I think one of the biggest reasons Fink was so obsessed with Uma was because she wouldn’t give it up. She’s too depressed, he’d say, like this was an acceptable rationale for holding onto your virginity. I’m pretty sure Fink was thinking of her when he was doing me. I must’ve seemed like a slut-for-all-seasons compared to Uma. But I let him think it. Don’t get me wrong, not a day went by that I didn’t want to steal her picture off his nightstand and drown it in the bathtub. But I couldn’t quit him. His wonderful hands, I mean I was even into the guitar calluses on his fingers, and his smell—god, how did a guy smell that good? It was like some aphrodisiac that rendered me brainless, all logic flew out of my head when he was on top of me, including when he suggested doing nude photos of me because I was so hot, he said, which years later showed up on-line at a pay-per-view site, and my colleague at a former Meaningless-Day-Job (who shouldn’t have been on said-site, so we had a mutual shut-up agreement not to mention it), told me he saw nude photos of me.

Ted would’ve never done this; he was all about covering up the evidence. Although apparently during his later years in Florida, he kept some decapitated heads around in his apartment, displaying them on a shelf like trophies. That was when he let his ego get the better of him, the impulse to show off, always a hazard in one’s career trajectory.

Then one day Fink comes home from his classes early, while I’m trying to scrape together ingredients for a spaghetti sauce, using a stray can of tomato soup we had lying around with V8 juice as the base. This would definitely not be a Calabrese family staple. How about Bacos? I ask him, you think Bacos could work in the sauce?

Fink shrugs, says he’s not really hungry, then says he has something to tell me. He motions me to follow him into our living room, sits down on the couch, then lifts his guitar off the coffee table and starts plucking random chords, which he does when he wants to avoid my eyes, gazing at frets instead.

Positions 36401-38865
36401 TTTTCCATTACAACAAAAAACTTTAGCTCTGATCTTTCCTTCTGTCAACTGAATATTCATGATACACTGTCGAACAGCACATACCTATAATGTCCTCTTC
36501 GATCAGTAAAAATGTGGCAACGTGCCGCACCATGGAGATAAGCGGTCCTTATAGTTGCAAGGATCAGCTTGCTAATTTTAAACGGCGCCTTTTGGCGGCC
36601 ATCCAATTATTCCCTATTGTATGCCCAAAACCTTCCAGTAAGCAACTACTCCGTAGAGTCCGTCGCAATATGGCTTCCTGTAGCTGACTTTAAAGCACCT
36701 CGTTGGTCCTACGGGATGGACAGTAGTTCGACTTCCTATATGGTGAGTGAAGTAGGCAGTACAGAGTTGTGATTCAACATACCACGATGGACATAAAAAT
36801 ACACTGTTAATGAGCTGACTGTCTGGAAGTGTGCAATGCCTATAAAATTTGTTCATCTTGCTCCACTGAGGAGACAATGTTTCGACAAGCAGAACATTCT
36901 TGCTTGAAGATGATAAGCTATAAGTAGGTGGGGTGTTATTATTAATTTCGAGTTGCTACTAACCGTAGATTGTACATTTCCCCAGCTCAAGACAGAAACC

What? I ask him.

Uma’s coming to visit for the three-day weekend, he says, raptly examining his fingers as they slide down the guitar’s strings.

Here? I say, like in this apartment?

He nods, looks sad—Fink’s good at that, being a depressive, only his moodiness is all about not being able to lay Uma, which he equates with a deeply tragic love for her. He plays songs on his guitar about unrequited love, mournful, whining ballads, where would-be lovers end up dying of a broken heart, or a really gory accident.

Then he asks me if I could stay somewhere else while she’s here, so she doesn’t know he’s living with another chick.

My eyebrows practically shoot off my forehead. But what about all my stuff? I ask (like this is my only concern with the plan!).

Could you take it with you, Lizzie? he says.

I look around. There’s my clothes in the closet, my shoes all over the place, depending on where they land when I kick them off, ditto socks, books with my name in them scattered throughout our brick-and-board shelves, sprawled haphazard on the floor, short piles of them like stacks of pancakes on the dining room table, pictures of me, my family, girl décor here and there, including a lavender and pink queen-sized quilt on the bed. Also, I don’t have a car to put any of this in.

You going to steal me a Foodland shopping basket? I say. You expect me to walk down the Ave dragging this shit, my quilt, a suitcase full of my clothes and another with all my books?

No worries on the books, he says, like he’s already figured everything out—I’ll just tell her I got them at a used bookstore.

You’ll get cold in bed without the quilt, I say dumbly.